The House in Dormer Forest by Mary Webb

The House in Dormer Forest

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subjects: Fiction

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Description

In the depths of Dormer Forest, nestling in a valley, lies Dormer Old House, inhabited by the Drake family, Solomon and Rachael with their four grown children: intense, idealistic Jasper, Ruby, pretty but silly, black-eyed Peter and the odd one out, Amber, a girl with a genius for loving – and laughing. There too lives cousin Catherine of the slanting eyes, whose pleasure it is to ensnare men’s hearts. Brooding over all is the great matriarch, Grandmother Velindre, with her religious texts and reprimands, her beady eye ever upon the five young people in serach of love and happiness. As the fate of each unfolds it is Amber who emerges triumphant: one still June morning, she is found under a blossom tree by a strange and noble man…


316 pages, with a reading time of ~5.0 hours (79,037 words), and first published in 1920. This DRM-Free edition published by epubBooks, .

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Excerpt

Dormer Old House stood amid the remnants of primeval woodland that curtained the hills. These rose steeply on all sides of the house, which lay low by the water in the valley. This was called Oolert’s Dingle, and there were plenty of owls to justify the name. On a moonlit night, passing, high up, from side to side of the cuplike valley, they looked like breeze-blown feathers. Higher still, on the very rim of the cup, the far-travelled winds shouted across to one another, all winter, news of the world. When the bats slipped from their purlieus in the cobwebby outbuildings and climbed toward this rim, they had to ascend step after grey step of the windless air, and only attained their ambition after long flying.

From these heights, in fine weather, the house and its gardens lay open to the view, small but clear, beside the white thread that was Dormer brook. The place had been patched and enlarged by successive generations, very much as man’s ideas are altered, the result in both cases being the same—a mansion to the majority, a prison to the few. On clear evenings, when the westering sun struck up the valley and set the windows on fire, one could see the centuries in the house, like ferns in a fossil. There was the timbered black-and-white centre, once the complete house, with diamond lattices and the unassuming solidity of an Elizabethan manor; there was the small Queen Anne wing on the left—one room down and two up—built by a rich ancestor of the Darke family; there was the solemn, Georgian porch with its rounded, shell-like roof and Grecian pillars. The right wing, hideously stuccoed, consisted of one large room with many-paned sash-windows and a steep red roof, and had been built by the father of Solomon Darke, the present owner. At the back, perilously clinging to the Elizabethan farm, was an ancient cottage, which seemed to be the nucleus of the whole, and was built of stone and thatched. When the ambitious Elizabethan set about building his manor, no doubt the two bottle-glass windows of this cottage eyed him reproachfully, as a Vandal and a despiser of his ancestors. It was neglected now, and remained, weighed down by the large-leaved ivy, haunted by its whisper year after year, and used only by Enoch, the gardener, who stored apples there, and by the mice, who consumed the apples. The house, as a whole, had something of a malignant air, as of an old ruler from whom senility takes the power, but not the will, for tyranny.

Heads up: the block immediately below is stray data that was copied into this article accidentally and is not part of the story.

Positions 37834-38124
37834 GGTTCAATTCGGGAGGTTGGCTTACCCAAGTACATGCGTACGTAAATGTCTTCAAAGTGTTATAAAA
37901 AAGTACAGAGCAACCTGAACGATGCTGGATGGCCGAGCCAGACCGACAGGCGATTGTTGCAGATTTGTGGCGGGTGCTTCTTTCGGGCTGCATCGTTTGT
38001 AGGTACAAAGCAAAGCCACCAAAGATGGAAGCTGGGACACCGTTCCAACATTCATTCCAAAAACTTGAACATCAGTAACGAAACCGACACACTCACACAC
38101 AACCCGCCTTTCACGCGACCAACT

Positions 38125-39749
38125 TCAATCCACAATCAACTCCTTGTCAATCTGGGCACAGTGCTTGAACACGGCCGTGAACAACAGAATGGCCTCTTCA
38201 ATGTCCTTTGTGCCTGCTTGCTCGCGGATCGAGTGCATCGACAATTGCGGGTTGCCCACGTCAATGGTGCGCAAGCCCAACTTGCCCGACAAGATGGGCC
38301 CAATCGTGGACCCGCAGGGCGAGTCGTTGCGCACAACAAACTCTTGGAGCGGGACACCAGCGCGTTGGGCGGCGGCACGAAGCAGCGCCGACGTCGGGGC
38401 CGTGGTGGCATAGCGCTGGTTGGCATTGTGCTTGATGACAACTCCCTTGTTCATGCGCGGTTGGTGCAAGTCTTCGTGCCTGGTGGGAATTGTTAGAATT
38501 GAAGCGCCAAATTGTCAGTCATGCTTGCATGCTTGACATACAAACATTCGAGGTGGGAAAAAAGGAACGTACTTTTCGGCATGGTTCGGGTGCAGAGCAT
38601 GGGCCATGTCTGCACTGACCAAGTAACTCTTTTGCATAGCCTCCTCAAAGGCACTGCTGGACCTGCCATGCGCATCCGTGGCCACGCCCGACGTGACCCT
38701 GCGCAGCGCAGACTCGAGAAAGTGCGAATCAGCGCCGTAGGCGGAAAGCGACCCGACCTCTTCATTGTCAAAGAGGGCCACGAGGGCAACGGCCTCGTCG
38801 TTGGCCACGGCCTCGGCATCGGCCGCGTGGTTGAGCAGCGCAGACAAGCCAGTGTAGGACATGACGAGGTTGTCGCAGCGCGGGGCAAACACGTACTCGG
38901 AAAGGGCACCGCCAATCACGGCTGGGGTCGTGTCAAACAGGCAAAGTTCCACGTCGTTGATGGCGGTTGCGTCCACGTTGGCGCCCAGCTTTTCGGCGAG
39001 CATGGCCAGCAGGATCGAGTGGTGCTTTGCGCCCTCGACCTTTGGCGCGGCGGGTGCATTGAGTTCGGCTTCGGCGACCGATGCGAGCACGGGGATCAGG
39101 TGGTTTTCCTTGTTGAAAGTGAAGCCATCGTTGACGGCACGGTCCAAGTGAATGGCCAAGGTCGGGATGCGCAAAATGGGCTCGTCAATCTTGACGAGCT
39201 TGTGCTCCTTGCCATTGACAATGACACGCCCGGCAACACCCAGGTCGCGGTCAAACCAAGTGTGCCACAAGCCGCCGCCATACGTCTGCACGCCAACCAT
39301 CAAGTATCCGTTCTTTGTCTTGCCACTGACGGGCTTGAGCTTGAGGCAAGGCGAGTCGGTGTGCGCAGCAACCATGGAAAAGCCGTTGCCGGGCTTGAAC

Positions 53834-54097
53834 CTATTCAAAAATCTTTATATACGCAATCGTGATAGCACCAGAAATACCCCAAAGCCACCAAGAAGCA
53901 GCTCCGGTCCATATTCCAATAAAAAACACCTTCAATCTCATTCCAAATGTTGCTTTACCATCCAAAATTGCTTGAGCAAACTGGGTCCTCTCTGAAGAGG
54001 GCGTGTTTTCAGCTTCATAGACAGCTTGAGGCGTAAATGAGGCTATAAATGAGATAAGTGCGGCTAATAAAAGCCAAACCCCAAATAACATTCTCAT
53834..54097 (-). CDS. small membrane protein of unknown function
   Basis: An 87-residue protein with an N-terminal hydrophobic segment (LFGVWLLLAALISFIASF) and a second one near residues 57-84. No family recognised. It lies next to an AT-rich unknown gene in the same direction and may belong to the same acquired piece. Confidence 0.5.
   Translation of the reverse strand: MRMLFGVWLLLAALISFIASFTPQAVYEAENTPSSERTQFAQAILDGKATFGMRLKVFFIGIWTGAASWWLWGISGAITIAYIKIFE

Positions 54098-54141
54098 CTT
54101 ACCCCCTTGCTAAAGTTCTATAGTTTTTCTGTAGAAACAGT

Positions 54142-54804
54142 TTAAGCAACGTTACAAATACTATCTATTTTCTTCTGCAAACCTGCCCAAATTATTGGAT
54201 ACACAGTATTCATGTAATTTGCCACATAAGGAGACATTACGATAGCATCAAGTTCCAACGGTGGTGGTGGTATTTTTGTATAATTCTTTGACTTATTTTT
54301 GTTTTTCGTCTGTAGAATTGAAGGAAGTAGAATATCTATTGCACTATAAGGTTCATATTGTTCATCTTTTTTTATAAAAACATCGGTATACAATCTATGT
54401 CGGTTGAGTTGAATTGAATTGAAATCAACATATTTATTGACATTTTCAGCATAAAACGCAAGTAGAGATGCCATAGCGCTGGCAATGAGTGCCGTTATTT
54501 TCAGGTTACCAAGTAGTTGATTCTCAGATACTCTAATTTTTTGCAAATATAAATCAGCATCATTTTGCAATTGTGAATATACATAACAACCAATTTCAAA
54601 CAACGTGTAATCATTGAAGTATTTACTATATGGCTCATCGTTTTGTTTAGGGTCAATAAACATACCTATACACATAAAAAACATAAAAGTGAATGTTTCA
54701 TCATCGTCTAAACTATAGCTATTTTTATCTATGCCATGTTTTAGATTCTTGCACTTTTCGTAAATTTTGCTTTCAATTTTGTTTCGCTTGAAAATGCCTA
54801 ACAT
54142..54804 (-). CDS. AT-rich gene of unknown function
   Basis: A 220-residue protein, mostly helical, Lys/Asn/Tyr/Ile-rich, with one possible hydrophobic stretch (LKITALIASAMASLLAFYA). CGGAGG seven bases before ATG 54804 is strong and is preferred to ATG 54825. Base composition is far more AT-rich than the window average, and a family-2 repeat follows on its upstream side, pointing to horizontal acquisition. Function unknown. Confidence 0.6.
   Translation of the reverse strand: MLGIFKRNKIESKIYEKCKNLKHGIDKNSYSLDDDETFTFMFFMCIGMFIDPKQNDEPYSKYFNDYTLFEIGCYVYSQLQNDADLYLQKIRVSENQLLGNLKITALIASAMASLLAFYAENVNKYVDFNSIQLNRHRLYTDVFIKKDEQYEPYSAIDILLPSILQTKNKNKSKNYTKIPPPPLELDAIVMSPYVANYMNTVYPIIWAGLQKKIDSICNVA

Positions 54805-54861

All these things you could see in clear weather; but when it was misty—and mist lingered here as of inalienable right—the house was obliterated. It vanished like a pebble in a well, with all its cabined and shuttered wraths and woes, all its thunderous ‘thou shalt nots.’ At such times it did not seem that any law ruled in the valley except the law of the white owls and the hasty water and the mazy bat-dances. Only those who slept there night by night could tell you that the house was overspread with a spider’s-web of rules, legends and customs so complex as to render the individual soul almost helpless. It is the mass-ego that constructs dogmas and laws; for while the individual soul is, if free at all, self-poised, the mass-mind is always uncertain, driven by vague, wandering aims; conscious, in a dim fashion, of its own weakness, it builds round itself a grotesque structure in the everlastingness of which it implicitly believes. When each unit of humanity merges itself in the mass, it loses its bearings and must rely on externals. The whole effort of evolution is to the development of individual souls who will dare to be free of the architecture of crowd-morality. For when man is herded, he remembers the savage.